Pope has immunity in abuse trials: Vatican

VATICAN CITY Thu Apr 1, 2010 2:11pm EDT

Pope Benedict XVI holds the crucifix as he celebrates the Chrismal Mass in Saint Peter's Basilica at the Vatican April 1, 2010. REUTERS/Alessia Pierdomenico

Pope Benedict XVI holds the crucifix as he celebrates the Chrismal Mass in Saint Peter's Basilica at the Vatican April 1, 2010.

Credit: Reuters/Alessia Pierdomenico

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VATICAN CITY (Reuters) - Pope Benedict, accused by victims' lawyers of being ultimately responsible for an alleged cover-up of sexual abuse of children by priests, cannot be called to testify at any trial because he has immunity as a head of state, a top Vatican legal official said on Thursday.

The interview with Giuseppe dalla Torre, head of the Vatican's tribunal, was published in Italy's Corriere della Sera newspaper as Pope Benedict led Holy Thursday services in St Peter's Basilica and Catholics marked the most solemn week of the liturgical calendar, culminating on Sunday in Easter Day.

In the morning the pope blessed oils for Church services during the year, and in the evening in the Rome basilica of St John's in Lateran he washed the feet of 12 priests to commemorate Jesus' gesture of humility the night before he died.

But on the day Catholics commemorate Christ's founding of the priesthood, the pope did not refer in any of his sermons to the crisis of confidence sweeping the Church as almost daily revelations surface of sexual abuse of children in the past, accompanied by allegations of a cover-up.

Dalla Torre outlined the Vatican's strategy to defend the pope from being forced to testify in several lawsuits concerning sexual abuse which are currently moving through the U.S. legal system.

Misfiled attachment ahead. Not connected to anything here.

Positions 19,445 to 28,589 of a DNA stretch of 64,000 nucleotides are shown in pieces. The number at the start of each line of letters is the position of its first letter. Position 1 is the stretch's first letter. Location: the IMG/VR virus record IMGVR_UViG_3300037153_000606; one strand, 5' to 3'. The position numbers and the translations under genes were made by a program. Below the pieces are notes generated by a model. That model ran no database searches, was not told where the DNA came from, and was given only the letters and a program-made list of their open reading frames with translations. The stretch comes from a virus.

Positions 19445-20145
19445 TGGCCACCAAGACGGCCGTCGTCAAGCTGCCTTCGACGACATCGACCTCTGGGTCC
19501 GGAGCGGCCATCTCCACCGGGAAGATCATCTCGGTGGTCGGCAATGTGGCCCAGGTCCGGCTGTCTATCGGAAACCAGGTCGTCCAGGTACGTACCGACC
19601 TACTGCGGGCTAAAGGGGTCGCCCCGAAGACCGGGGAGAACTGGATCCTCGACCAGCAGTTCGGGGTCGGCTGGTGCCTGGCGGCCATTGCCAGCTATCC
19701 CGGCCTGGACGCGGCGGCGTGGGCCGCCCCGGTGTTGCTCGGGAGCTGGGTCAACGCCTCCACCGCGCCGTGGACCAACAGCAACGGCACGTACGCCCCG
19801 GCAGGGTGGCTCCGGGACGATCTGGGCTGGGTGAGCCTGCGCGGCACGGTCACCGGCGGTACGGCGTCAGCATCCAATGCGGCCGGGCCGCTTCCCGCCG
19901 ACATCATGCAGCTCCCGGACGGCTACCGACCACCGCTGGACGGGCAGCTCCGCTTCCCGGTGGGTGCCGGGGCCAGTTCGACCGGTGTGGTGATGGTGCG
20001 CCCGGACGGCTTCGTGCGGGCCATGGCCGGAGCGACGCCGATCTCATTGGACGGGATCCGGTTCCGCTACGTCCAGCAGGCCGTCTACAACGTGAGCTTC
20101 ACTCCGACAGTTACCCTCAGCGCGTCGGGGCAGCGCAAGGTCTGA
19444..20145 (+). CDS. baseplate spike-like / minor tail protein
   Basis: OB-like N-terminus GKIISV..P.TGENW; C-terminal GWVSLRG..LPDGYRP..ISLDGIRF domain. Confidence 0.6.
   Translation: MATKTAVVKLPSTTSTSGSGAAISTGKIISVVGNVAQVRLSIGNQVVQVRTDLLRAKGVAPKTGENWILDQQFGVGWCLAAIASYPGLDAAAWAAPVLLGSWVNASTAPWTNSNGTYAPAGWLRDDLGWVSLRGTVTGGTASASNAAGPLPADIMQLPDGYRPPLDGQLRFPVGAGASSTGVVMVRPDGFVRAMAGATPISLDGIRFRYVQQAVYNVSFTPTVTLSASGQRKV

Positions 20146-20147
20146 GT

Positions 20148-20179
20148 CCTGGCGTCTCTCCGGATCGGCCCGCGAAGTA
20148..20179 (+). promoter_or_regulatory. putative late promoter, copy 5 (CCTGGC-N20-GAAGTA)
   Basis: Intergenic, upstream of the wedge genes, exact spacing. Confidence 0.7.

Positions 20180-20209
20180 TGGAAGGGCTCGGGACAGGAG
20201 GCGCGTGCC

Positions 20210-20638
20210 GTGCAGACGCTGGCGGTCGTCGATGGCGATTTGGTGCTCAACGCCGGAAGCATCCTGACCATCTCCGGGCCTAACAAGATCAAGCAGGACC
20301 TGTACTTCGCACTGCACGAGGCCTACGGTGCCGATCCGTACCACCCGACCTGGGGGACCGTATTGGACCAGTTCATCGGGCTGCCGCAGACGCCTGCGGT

"The pope is certainly a head of state, who has the same juridical status as all heads of state," he said, arguing he therefore had immunity from foreign courts.

Lawyers representing victims of sexual abuse by priests in several cases in the United States have said they would want the pope to testify in an attempt to try to prove the Vatican was negligent.

But the pope is protected by diplomatic immunity because more than 170 countries, including the United States, have diplomatic relations with the Vatican. They recognize it as a sovereign state and the pope as its sovereign head.

Dalla Torre rejected suggestions that U.S. bishops, some of whom have been accused of moving molesters from parish to parish instead of turning them in to police, could be considered Vatican employees, making their "boss" ultimately responsible.


"The Church is not a multi-national corporation," dalla Torre said. "He has (spiritual) primacy over the Church ... but every bishop is legally responsible for running a diocese."

Dalla Torre also rejected suggestions by some U.S. lawyers and critics of the Church that Vatican documents in 1962 and 2001 encouraged local bishops not to report sexual abuse cases.

He re-stated the Vatican's position that the documents, one of which called for procedures to remain secret, did not suggest to bishops that they should not report cases to authorities.

"Secrecy served above all to protect the victim and also the accused, who could turn out to be innocent, and it regarded only the canonical (church) trial and did not substitute the penal process," he said.

"There is nothing that prohibited anyone (in the Church) from giving information to civil authorities."

The Vatican has taken off the gloves in its response to media reports alleging the pope mishandled a series of abuse cases before he was elected.

It launched a frontal attack on the New York Times on Wednesday night by posting a long statement on its website (http:/www.vatican.va/resources/resources_card-levada2010_en.html)by Cardinal William J. Levada, who succeeded the pope (http:/www.vatican.va/resources/resources_card-levada2010_en.html)by Cardinal William J. Levada, who succeeded the pope as head of the Vatican's doctrinal department.